Rates for 2-year fixes have cut since PRA’s warning

Michael Lloyd

July 2, 2019

Following the Prudential Regulation Authority (PRA) warning that the Bank of England is watching mortgage rates “like a hawk”, the average rate for 2-year fix has started to increase, data from Moneyfacts.co.uk has shown.

Since PRA chief executive Sam Woods made the warning at the end of May, the average rate for 2-year fixed products has increased from 2.47% in May to 2.50% in July, which Moneyfacts suggested shows lenders have taken note.

Darren Cook, finance expert at Moneyfacts.co.uk, said: “It is clear the warning by the PRA in May that the Bank of England is watching mortgage rates ‘like a hawk’ seems to have fulfilled the central bank’s possible intention to slow down mortgage rate cuts.

“Average mortgage rates had been steadily declining for some time, especially rates at higher LTV tiers, and prudent interference may have been a necessary intervention.”

The largest cuts to 2-year fixed rates took place at the maximum 95% loan-to-value (LTV) tier, where the average rate fell by 0.70% from 3.95% in August 2018 to 3.25% in June 2019, where it has remained for the last two months.

Cook added: “With the average 2-year fixed mortgage rate at maximum 60% LTV increasing from 1.89% to 1.90% since August 2018 and the average rate at maximum 95% LTV falling 0.70% from 3.95% to 3.25% over the same period, it seems clear that mortgage providers have been cutting risk margins to retain a competitive edge.

“However, it seems that this is possibly the end of widespread mortgage interest rate cuts due to competition for the time being, and we may only expect marginal changes until wholesale funding costs dictate differently.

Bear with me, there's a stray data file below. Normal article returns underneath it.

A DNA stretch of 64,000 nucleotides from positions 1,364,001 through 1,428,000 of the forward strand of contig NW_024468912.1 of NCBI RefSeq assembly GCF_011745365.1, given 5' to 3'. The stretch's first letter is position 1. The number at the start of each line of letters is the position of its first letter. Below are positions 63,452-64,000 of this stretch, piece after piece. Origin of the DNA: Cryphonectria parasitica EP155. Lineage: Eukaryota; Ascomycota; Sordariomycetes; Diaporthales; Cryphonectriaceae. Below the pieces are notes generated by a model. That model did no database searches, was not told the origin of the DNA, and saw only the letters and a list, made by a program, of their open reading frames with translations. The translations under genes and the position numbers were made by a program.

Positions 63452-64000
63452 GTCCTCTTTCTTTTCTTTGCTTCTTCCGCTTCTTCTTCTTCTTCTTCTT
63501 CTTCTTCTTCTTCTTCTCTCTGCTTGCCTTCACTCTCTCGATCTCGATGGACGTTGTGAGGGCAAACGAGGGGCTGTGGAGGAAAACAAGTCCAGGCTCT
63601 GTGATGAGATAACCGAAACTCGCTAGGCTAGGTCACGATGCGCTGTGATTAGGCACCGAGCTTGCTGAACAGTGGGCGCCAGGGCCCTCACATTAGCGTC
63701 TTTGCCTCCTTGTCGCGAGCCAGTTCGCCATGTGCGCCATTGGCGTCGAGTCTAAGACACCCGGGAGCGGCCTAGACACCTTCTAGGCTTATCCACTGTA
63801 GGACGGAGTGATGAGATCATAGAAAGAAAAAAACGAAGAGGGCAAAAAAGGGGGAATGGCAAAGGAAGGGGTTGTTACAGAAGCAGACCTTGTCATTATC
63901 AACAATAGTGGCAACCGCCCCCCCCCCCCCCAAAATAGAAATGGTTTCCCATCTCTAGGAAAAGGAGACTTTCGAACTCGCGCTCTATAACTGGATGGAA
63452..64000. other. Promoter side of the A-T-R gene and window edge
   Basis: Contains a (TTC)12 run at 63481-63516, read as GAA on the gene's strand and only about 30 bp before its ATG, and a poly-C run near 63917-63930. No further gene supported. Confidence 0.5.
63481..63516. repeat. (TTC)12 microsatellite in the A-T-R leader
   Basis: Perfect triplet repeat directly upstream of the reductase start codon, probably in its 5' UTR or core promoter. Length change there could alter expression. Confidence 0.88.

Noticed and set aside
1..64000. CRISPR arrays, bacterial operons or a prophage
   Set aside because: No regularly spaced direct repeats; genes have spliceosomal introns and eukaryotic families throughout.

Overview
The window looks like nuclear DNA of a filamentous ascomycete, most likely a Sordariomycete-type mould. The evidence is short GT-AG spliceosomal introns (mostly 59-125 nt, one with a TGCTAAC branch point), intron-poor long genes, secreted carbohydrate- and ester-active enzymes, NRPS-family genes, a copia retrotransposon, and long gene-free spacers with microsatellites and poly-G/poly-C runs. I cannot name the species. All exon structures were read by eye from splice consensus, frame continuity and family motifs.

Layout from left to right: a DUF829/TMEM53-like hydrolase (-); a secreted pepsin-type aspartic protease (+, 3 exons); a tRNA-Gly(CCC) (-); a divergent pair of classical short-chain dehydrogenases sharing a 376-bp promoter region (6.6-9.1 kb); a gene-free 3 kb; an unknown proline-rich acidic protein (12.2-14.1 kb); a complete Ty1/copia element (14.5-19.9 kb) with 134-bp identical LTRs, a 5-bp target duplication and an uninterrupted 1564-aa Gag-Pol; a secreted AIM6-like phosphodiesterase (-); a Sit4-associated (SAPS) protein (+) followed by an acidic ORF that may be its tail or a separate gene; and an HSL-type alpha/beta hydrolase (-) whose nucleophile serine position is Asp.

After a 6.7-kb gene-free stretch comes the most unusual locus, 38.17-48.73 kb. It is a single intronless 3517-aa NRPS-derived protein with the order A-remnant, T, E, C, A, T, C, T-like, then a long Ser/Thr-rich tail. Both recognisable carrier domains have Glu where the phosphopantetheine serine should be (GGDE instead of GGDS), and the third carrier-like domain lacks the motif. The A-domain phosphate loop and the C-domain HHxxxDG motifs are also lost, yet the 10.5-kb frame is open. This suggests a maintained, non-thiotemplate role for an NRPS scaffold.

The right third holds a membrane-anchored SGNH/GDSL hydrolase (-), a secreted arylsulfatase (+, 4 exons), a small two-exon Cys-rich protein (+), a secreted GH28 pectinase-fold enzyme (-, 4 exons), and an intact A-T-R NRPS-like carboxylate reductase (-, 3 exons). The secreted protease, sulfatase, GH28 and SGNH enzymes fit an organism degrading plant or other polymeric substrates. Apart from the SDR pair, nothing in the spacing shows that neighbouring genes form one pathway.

“In fact, the only tier to see the average 2-year fixed rate fall since May is the 65% LTV tier, perhaps suggesting providers are now focusing their attention at the less risky end of the sector.

“Despite the cuts at the higher LTV tiers appearing to stall, potential first-time buyers are still, on average, getting a better deal than before the base rate rise.

“For example, if a potential buyer with a 5% deposit looking for a repayment mortgage of £200,000 over 25 years was offered the average rate of 3.95% for a 2-year fixed deal in August last year, it would see them repay £1,050.16 per month.

“However, if the borrower were to be offered the same terms at the current average rate of 3.25%, it would cost them £974.63 per month, £75.53 per month less, equating to a saving of £1,812.72 over the 24-month fixed term.”

Since the Bank of England base rate rose by 0.25% to 0.75% in August 2018, the overall average 2-year fixed mortgage rate fell by 0.06% from 2.53% in August 2018 to 2.47% in May 2019.


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